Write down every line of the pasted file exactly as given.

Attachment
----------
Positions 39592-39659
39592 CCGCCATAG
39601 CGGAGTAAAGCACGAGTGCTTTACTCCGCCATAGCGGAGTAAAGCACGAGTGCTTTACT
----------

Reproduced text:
Positions 39592-39659
39592 CCGCCATAG
39601 CGGAGTAAAGCACGAGTGCTTTACTCCGCCATAGCGGAGTAAAGCACGAGTGCTTTACT